I hope that the strong Catholic presence on the Court is a sign that Americans are turning toward a real concept of freedom instead of the empty concept of “choice” that has so paralyzed our nation with the spectacle of bread and circuses. For real freedom is the capacity to perform a deed or work and bring it through to completion and fruition. Real freedom thus embodies the dynamics of thinking – all the way from potency to act.
The speakers at the Scarpa Conference were not exactly on this wavelength, yet it was interesting to note intimations and analogies.
Rick Garnett from Notre Dame, for example, noted that the First Amendment of freedom of speech implies advocacy, persuasion, conversion – changing minds. The prototype for this type of activity is evangelization, yet even its secular form persuasion grants that minds can be changed – that there is a potential for movement in the mind.
Avery Cardinal Dulles, the keynote speaker, reviewed the ideas of Joseph Ratzinger, especially the public dimensions of the act of faith, and how the Church must “speak from the interior of liberty” for all.
The most interesting talk for me was that of Professor Patrick Brennan, “The Decreasing Ontological Density of the State in Catholic Social Doctrine.” He emphasized the differences in the concept of natural law held by the current Pope and his predecessor, from all previous Popes in the 20th century. The classical theory of natural law endorsed by Aquinas and his commentators up to Maritain, emphasized the participation of civic law in the divine law. Man is able to fashion law because he has first received it, and part of the eternal law is “written into the heart” of the rational creature. Thus the civic realm is “ontologically grounded” in the divine order.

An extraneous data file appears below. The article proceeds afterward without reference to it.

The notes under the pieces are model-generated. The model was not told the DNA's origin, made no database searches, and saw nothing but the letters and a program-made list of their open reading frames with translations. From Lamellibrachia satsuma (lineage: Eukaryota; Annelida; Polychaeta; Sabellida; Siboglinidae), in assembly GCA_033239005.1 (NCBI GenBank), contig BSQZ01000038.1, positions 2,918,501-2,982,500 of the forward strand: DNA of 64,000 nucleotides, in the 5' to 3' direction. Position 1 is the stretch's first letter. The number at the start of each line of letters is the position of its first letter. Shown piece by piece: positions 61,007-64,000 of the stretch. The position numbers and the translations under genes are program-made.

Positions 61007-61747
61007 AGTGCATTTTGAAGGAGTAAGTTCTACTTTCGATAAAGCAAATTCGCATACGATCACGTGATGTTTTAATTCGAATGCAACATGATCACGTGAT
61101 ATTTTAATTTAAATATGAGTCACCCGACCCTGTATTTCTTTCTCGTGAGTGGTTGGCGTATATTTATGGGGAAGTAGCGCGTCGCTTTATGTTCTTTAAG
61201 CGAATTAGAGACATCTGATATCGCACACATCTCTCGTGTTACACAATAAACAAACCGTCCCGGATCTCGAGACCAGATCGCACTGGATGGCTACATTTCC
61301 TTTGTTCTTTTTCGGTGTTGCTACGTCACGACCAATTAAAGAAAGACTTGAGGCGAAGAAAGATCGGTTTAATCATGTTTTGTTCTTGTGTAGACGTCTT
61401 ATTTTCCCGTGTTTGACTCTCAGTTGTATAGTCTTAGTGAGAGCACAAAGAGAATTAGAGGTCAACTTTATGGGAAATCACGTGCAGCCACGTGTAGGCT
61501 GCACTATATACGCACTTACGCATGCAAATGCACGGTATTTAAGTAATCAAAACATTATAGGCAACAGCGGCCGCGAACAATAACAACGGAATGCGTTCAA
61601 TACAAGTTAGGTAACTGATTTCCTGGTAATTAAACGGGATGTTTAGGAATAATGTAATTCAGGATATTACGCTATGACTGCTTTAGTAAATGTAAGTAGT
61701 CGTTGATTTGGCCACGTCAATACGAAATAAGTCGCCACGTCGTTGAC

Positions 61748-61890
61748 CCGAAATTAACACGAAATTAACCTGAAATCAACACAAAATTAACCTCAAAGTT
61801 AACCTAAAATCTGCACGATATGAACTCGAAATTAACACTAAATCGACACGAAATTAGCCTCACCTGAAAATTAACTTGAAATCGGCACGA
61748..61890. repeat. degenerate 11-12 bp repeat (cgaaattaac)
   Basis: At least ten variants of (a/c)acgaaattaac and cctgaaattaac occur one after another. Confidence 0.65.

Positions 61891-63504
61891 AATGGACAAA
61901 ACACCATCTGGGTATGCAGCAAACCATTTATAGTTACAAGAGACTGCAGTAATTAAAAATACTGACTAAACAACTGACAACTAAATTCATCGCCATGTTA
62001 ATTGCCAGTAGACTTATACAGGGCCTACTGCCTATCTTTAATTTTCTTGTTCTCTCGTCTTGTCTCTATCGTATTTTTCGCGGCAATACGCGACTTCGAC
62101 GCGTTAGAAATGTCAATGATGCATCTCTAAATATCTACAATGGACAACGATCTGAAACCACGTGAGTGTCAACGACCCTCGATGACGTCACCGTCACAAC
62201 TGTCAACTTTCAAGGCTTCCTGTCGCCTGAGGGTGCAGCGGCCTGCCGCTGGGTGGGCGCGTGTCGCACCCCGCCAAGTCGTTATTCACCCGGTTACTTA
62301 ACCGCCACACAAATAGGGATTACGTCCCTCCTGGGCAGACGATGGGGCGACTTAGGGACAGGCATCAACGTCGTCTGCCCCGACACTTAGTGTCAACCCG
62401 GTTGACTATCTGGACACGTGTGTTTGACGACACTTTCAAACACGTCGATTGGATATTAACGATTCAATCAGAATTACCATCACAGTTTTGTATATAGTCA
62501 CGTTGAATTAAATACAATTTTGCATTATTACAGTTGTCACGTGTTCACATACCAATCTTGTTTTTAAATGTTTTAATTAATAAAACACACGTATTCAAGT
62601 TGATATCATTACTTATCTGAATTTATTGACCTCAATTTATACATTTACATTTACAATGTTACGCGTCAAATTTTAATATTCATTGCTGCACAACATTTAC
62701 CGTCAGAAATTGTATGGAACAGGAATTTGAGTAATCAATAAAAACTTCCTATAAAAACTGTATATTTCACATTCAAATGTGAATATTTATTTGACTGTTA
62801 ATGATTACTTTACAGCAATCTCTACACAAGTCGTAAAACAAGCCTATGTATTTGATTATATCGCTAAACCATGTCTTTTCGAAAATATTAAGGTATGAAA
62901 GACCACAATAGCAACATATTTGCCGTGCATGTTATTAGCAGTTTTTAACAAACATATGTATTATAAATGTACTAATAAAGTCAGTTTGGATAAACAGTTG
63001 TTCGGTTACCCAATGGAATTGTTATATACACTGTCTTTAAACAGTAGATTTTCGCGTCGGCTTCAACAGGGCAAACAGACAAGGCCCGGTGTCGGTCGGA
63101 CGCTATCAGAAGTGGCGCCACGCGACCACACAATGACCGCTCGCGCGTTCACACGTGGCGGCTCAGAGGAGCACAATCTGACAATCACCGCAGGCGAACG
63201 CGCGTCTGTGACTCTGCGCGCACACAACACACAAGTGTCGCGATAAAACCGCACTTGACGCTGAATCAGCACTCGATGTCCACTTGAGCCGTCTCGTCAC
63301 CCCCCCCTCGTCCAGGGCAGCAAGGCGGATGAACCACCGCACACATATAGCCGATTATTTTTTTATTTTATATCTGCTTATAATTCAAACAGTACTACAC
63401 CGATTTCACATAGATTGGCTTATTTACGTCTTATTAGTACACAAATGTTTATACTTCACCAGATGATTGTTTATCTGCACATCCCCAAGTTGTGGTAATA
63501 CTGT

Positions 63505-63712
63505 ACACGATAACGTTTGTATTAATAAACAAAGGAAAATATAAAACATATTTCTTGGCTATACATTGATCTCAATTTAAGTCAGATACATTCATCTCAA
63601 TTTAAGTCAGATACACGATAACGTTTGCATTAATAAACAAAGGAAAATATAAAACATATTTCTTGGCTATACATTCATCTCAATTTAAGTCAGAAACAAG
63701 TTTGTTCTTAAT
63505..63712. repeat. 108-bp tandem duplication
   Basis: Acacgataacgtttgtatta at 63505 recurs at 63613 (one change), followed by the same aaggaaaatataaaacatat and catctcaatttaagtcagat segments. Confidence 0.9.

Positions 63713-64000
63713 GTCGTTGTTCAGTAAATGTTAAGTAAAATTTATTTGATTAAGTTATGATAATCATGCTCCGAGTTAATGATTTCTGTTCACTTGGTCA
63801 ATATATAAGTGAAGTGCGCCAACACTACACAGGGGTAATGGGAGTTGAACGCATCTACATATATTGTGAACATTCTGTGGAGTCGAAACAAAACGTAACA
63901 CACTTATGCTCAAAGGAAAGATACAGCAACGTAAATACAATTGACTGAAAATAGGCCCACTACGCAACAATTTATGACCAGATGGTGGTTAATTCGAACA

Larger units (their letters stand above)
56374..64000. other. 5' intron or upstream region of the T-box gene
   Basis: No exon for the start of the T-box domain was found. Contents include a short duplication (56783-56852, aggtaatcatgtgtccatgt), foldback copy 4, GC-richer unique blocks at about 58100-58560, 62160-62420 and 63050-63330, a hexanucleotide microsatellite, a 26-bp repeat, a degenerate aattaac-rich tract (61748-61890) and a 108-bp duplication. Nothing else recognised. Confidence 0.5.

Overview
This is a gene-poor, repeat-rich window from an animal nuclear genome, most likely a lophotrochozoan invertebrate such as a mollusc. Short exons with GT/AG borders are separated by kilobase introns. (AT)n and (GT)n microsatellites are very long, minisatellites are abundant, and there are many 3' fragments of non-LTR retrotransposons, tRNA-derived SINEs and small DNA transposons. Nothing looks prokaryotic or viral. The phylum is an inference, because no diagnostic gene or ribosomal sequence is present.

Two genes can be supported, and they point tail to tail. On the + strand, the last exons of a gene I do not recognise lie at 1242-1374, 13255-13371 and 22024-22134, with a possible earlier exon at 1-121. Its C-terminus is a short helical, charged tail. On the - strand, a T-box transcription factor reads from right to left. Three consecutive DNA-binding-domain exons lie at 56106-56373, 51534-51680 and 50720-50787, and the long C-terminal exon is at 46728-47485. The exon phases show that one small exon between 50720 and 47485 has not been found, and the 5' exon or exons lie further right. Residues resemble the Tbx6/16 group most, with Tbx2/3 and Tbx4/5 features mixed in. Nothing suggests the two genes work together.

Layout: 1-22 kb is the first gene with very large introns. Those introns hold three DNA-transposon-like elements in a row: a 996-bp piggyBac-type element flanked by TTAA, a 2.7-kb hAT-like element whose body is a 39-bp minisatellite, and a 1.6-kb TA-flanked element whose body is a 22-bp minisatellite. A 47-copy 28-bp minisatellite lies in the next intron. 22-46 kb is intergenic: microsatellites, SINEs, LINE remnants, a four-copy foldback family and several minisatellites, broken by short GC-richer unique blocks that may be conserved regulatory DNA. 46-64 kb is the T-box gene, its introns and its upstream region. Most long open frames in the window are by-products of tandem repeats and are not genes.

Dr. Brennan placed great emphasis on the concept of participation, which is a key concept to the idea of the “dynamics of thinking” that I have been unfolding. For obviously, there is a great difference between participant thinking and the more passive kind which views the world as a machinery of matter which, it is granted, it has proven very adept at manipulating. Brennan remarked also that the theory of evolution put an end to the older theory of natural law, which presupposed an interconnection between reason and nature.The latter 20th century was another blow to natural law theory. Totalitarian social arrangements – so beholden already to notions about the “machinery of matter” it supposed Nature to be - also hearkened back to Thomas Hobbes’ “Absolute State” – a state not bound by natural law. In the thought of John Paul II, the State was an “unworthy agent” – it no longer possessed a theological mandate and had no image of divine government. Joseph Ratzinger has also emphasized this “Augustinian” view of the State – the absolute divergence of the City of Man from the City of God.
Brennan’s commentator, Mark A. Sargent, Dean of Villanova Law School, asked the pointed question: what is the source of authority of the state if it is viewed in these terms? If the state is nothing more than a depraved band of thieves, there is not much wiggle room for Catholic social teaching.He is right if the theory of natural law remains defined by its historic boundaries. We await the full modern elucidation of natural law, which I believe must unfold in the context of the ideas of participation and dynamics. For it essential to recapture a concept of the active mind, participating with a full range of human attributes – emotions, esthetics, worship, devotion, imagination. It is intellect itself which needs to acquire obediential potency – for if we do not do this, nothing else we do will matter at all.